Method Writing: How I Make My Muse My Bitch

The Greeks believed that there were actual physical goddesses that acted as muses for writers and poets.  I like to think of the creative part of my brain as my muse.  It doesn’t always cooperate.  Sometimes I have to trick it.

Dustin Hoffman is famous for his use of method acting. There is a famous story involving the filming of The Marathon Man where Hoffman stayed up for three-days straight right before a scene to mimic the sheer exhaustion of his character in the movie.

I’ll show you method acting, bitch!

Laurence Olivier, considered one of the greatest actors that ever appeared on-screen, asked Hoffman why he looked so tired.  Hoffman explained about method acting and reportedly Olivier paused for a moment and then said, “Try acting, you fucking douchebag!”

What does this have to do with writing? How does this help me control my muse? Writers are a curious breed. We’re like finicky cats; each of us has our own methods that work perfectly for us. I have discovered that some of the techniques for method acting help me break into a story if I am having trouble.

My lovely and talented wife Lisa noticed something unusual about my writing habits.    If there was a small element tied to a personal experience inserted into the story, it became easier to deal with the more fantastic or complex elements.

Back in 2005 I was having difficulty writing my first Lovecraft Mythos story for an anthology.   I loved the universe, but I found it difficult to imagine the sheer terror that Lovecraft described in his own fiction.

My teachers told me to write what I knew. What did I know about cosmic horrors of an unfeeling universe? (Author’s Note: Feel free to insert your own Dick Cheney joke here.)

I’ll give you a personal experience!  BWA-HA-HA-HA!

My wife Lisa suggested connecting the story to the Ape Caves at Mount Saint Helens.  She had taken a Geology class that summer and we explored a number of interesting geological sites located in the Pacific Northwest.

Something triggered the neurons in my head. The muse was pleased and I was able to connect my own limited experiences to what was happening in the story and it almost wrote itself.

Geometry of the Soul” was published in Arkham Tales: Stories of the Legendary Haunted City (Call of Cthulhu Fiction) (November 2006).

Method Acting is a series of techniques that help actors identify with their characters.   Method Writing is using personal experiences to connect with the fantastic elements in a story.  I have never been to moon or seen unknowable cosmic horrors from the edge of reality with the possible exception of my  8th grade math teacher Mr. Hoff.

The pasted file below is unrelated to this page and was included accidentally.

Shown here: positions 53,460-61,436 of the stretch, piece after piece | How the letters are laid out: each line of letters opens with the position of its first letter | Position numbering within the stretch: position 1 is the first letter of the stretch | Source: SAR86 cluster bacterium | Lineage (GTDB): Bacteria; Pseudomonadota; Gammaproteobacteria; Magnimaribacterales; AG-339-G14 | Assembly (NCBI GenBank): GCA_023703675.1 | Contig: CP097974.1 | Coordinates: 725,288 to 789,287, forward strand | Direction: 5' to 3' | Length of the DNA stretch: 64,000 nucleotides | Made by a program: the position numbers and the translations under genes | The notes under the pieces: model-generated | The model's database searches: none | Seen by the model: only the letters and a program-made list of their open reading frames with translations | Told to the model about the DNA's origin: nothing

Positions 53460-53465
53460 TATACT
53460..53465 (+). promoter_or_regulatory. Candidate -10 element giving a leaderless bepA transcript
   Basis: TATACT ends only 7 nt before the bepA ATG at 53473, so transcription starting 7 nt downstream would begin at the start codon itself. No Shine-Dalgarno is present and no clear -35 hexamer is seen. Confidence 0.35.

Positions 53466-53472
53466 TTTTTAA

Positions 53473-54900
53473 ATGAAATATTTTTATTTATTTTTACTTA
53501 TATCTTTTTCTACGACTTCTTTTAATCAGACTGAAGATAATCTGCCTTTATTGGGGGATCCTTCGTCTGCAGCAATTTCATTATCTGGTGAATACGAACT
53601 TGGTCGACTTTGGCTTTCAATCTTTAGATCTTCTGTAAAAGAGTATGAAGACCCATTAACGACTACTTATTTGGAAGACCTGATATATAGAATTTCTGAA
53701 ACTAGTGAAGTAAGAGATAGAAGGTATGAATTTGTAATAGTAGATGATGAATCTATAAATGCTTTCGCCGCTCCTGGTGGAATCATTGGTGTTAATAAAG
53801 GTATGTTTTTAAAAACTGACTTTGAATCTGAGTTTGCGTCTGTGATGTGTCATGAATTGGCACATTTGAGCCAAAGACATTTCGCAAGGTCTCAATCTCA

However, I have collected a series of life experiences and perspectives unique to only myself in the universe that I can share.

I’ve never played in a magical poker game with the deck of cards that was used the night that Wild Bill was shot in Deadwood.  I have a feel the pain of being seperated from my child and I have lost loved ones.

I’ve never been possessed by an alien.  I have had a virus in my eyes that caused horrible problems.

I wish I could say that I learned this lesson quickly. It took several years for this concept to properly seep into my conscious and slowly my writing improved. When I reviewed my early work for Twilight Temptations: Tales of Lust, Desire and Magic, it dawned on me that my best stories were the ones that I could relate to on a personal level.

I once wrote a whimsical story titled “What You Need” for a fun zine titled Edge of Propinquity abouta food critic that visits a mystical restaurant that always knows exactly what to serve him.  I grounded the story in Seattle by placing it in a familiar location near Pike Place Market.   The element that I think works the best is that the main character terribly misses his grandmother that helped raise him.  It is something I highly relate to and I managed to share that honest feeling in the word.

“What You Need” has elicited the greatest emotional response from my readers in part it is a situation to which they can relate, even if they weren’t close to their grandmothers.  It turns out that the very element that makes it easier to write a story might also be the trick to capturing the hearts of readers.

One thought on “Method Writing: How I Make My Muse My Bitch

  1. Pingback: Plot vs Character Musings | A Writer's Convenient Truth

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